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Source: Noonan CW, et al. Prevalence estimates for MS in the United States and evidence of an increasing trend for women. Neurology. 2002;58:136-138.
Investigators at the National Center for Health Statistics in Atlanta, Ga, analyzed data from 1982-1996 in the National Health Interview Survey (NHIS) which is conducted annually among a probability sample of the US population. Overall prevalence data and analyses for geographic, sex, age, and race/ethnicity distributions were performed. The overall prevalence estimate was 85/100,000, or approximately 211,000 (± 20,000). A 50% increase was observed in the number of women reporting MS for 1991-1994 vs. 1982-1986. The observed trend in higher numbers of self-reported MS among women is consistent with recent observations of higher prevalence and incidence. The trend was strongest in women aged 40-59 years, and women reporting MS as a cause for limitation of activity. The variation in race was consistent (54% white, 25% black, 19% other) with prior reports, as was the estimates of geographic distribution, with the lowest prevalence in the South. Noonan and colleagues note limitations in the self-reported or family reported data that is not case confirmed with medical reports. Some of the increased prevalence trends may reflect greater patient awareness and more active physician diagnoses given the introduction of immunomodulatory therapies since 1993. Physicians may be more inclined to make a diagnosis, and at an earlier stage, as treatment options have increased. By previous surveys, however, as many as 14% of participants would be unaware of their diagnosis and unlikely to report their disease in a health interview. —Brian R. Apatoff.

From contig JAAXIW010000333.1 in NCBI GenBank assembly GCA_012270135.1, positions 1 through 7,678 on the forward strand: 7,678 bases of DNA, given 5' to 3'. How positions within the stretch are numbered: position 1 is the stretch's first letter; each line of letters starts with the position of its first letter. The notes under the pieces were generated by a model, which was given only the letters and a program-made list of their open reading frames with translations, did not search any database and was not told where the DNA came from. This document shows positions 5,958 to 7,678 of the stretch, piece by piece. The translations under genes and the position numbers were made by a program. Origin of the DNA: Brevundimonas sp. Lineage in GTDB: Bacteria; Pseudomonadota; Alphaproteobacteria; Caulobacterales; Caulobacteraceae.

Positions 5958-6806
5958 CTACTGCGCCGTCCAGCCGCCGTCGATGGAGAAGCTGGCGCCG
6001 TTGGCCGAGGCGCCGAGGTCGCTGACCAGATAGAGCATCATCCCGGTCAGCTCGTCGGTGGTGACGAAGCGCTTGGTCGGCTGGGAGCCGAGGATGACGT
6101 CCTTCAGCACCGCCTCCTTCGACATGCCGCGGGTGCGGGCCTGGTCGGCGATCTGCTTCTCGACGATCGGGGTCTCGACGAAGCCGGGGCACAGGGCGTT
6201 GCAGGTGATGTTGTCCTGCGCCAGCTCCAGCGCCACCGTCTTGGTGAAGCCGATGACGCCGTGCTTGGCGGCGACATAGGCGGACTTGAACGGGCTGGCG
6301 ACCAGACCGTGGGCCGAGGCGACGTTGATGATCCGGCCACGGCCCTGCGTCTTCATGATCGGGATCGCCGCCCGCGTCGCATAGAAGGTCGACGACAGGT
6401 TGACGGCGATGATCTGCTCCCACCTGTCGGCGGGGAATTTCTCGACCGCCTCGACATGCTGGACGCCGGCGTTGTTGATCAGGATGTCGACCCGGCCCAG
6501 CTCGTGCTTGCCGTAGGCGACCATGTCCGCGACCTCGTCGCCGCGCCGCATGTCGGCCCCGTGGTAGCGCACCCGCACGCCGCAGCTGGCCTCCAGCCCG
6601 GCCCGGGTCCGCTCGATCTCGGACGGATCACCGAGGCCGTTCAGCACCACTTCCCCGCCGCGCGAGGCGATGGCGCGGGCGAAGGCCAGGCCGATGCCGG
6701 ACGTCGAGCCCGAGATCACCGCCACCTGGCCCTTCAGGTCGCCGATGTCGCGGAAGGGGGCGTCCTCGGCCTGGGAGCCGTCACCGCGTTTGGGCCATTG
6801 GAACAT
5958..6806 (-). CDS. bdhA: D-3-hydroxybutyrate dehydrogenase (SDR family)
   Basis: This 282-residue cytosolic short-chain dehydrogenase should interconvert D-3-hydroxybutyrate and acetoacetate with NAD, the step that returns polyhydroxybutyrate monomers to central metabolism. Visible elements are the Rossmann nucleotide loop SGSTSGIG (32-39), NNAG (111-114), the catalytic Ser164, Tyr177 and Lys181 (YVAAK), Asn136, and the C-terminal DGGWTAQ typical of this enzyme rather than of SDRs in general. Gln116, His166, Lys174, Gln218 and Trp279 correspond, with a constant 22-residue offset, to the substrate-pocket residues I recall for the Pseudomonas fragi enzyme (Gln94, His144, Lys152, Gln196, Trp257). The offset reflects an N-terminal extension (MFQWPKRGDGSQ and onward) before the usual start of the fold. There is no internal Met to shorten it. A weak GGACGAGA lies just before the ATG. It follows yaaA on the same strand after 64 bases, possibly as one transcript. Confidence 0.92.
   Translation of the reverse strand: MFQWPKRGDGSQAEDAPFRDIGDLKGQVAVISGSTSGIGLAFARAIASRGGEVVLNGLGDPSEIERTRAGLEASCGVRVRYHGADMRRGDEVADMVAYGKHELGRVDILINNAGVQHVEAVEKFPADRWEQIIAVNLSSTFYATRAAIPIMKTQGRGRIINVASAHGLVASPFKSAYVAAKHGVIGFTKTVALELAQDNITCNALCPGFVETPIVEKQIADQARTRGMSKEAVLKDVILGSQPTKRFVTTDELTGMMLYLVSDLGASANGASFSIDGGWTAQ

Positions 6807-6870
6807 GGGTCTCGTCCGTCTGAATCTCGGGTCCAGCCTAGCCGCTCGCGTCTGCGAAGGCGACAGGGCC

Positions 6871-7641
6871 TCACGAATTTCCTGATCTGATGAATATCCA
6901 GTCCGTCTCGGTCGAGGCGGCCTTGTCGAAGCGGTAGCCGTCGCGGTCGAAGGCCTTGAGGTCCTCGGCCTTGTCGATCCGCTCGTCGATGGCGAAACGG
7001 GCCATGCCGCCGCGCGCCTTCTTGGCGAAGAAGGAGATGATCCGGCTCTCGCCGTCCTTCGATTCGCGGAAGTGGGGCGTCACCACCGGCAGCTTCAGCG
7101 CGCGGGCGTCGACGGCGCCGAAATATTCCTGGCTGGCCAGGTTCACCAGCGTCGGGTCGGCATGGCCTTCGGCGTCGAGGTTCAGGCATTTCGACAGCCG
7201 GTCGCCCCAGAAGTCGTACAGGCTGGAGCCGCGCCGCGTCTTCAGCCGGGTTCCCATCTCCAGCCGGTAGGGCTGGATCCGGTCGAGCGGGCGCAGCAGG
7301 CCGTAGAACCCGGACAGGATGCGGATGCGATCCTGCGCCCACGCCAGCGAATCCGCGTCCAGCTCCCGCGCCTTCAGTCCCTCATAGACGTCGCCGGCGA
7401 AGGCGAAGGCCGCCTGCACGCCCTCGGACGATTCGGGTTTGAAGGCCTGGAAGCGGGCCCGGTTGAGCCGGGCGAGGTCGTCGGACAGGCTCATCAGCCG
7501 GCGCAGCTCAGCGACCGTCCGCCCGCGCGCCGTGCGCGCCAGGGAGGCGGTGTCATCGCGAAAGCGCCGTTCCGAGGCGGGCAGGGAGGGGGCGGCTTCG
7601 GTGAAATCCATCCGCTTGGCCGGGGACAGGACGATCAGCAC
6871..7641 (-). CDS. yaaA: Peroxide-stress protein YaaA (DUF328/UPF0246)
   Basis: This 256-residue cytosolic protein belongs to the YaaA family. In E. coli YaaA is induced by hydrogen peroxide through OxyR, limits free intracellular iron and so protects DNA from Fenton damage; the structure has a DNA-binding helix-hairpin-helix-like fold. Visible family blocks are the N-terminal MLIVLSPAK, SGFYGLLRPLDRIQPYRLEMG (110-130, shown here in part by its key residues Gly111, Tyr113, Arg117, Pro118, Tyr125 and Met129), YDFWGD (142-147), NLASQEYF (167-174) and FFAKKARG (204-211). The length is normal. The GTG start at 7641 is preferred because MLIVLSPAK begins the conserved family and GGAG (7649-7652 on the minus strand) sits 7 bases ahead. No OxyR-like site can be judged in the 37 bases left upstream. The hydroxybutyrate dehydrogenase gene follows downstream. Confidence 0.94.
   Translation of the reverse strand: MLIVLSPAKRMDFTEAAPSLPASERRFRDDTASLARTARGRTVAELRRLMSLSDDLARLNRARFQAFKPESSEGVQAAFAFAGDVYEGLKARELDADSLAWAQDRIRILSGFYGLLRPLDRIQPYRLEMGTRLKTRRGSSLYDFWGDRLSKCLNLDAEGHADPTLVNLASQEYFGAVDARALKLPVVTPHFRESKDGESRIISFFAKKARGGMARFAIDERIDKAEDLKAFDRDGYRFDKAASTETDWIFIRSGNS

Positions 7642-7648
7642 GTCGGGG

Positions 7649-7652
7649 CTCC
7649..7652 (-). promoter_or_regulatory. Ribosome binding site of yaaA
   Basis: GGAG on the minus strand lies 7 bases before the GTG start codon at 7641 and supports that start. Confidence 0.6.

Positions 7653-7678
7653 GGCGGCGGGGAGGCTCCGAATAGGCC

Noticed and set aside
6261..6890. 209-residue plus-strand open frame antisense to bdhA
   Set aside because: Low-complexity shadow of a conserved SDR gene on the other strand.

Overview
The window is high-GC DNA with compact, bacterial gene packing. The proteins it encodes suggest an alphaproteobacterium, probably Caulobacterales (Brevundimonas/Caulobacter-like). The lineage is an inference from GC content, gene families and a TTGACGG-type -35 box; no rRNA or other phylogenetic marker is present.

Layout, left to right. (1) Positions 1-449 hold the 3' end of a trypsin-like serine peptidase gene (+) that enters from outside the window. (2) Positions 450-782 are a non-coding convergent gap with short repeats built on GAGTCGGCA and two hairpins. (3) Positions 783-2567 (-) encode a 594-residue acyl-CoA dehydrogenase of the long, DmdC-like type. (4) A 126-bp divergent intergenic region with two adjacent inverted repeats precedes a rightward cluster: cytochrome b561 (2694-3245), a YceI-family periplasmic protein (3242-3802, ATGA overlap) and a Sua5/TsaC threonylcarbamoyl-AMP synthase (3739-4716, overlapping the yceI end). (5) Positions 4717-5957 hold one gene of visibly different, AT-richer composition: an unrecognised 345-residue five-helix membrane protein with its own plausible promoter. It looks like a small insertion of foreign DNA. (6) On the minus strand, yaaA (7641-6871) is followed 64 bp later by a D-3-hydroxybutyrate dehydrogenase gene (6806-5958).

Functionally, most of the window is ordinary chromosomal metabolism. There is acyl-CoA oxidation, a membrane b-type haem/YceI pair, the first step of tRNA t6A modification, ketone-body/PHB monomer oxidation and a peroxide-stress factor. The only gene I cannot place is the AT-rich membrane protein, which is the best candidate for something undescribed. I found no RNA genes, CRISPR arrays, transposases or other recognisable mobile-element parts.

Apatoff, MD, PhD, Associate Professor of Neurology, New York Presbyterian Hospital-Cornell Campus, is Assistant Editor of Neurology Alert.
Source: Bech E, et al. A randomized, double-blind, placebo-controlled MRI study of anti-herpes virus therapy in MS. Neurology. 2002;58:31-36.
In a controlled clinical trial by Bech and colleagues, 70 relapsing MS patients were randomized to either valacyclovir (1 gm po tid) or placebo. Monthly MRIs and clinical scoring were performed for 8 months (2 months baseline, 6 months treatment). There were no significant differences between the treated and placebo groups either in the primary outcome measure of new MRI lesions or in the number of clinical relapses. In a small subset analysis of patients with high baseline MRI activity, however, there appeared to be fewer new active MRI lesions in the valacyclovir arm. However, simple antiherpes viral agents that are currently available to treat HSV-1, 2, and 3 do not seem to be of benefit. —Brian R. Apatoff